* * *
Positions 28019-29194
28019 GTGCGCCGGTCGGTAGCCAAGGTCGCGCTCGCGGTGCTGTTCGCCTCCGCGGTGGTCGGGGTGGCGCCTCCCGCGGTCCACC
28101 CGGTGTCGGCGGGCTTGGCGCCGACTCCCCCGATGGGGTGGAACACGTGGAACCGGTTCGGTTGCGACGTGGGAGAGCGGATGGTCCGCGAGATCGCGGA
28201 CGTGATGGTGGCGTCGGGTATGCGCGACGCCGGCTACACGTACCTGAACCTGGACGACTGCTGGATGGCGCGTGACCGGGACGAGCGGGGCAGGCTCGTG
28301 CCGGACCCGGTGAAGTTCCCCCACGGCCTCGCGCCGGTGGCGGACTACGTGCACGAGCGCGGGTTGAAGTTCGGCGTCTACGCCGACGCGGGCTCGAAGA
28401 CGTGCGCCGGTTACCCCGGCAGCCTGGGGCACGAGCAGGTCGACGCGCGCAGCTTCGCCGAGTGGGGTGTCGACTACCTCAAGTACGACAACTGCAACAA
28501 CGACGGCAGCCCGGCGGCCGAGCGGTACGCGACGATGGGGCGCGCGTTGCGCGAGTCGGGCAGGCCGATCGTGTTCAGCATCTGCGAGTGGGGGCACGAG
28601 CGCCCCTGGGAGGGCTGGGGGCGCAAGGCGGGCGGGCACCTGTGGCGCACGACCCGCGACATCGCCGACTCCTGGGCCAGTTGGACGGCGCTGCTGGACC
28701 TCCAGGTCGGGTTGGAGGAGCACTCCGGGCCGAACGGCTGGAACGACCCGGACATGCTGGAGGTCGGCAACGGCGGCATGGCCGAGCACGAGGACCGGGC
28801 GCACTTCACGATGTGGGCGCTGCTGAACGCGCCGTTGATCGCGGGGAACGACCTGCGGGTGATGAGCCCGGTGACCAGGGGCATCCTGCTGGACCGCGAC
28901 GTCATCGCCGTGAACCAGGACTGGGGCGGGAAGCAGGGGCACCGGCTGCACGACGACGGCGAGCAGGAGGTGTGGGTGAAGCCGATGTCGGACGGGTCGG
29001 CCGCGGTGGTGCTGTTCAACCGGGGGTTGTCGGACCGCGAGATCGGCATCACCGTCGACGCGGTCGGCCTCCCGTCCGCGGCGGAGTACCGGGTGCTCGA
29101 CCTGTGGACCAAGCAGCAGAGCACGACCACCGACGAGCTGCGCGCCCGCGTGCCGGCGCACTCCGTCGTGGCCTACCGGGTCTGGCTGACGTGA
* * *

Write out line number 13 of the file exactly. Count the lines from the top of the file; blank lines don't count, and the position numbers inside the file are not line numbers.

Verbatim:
29101 CCTGTGGACCAAGCAGCAGAGCACGACCACCGACGAGCTGCGCGCCCGCGTGCCGGCGCACTCCGTCGTGGCCTACCGGGTCTGGCTGACGTGA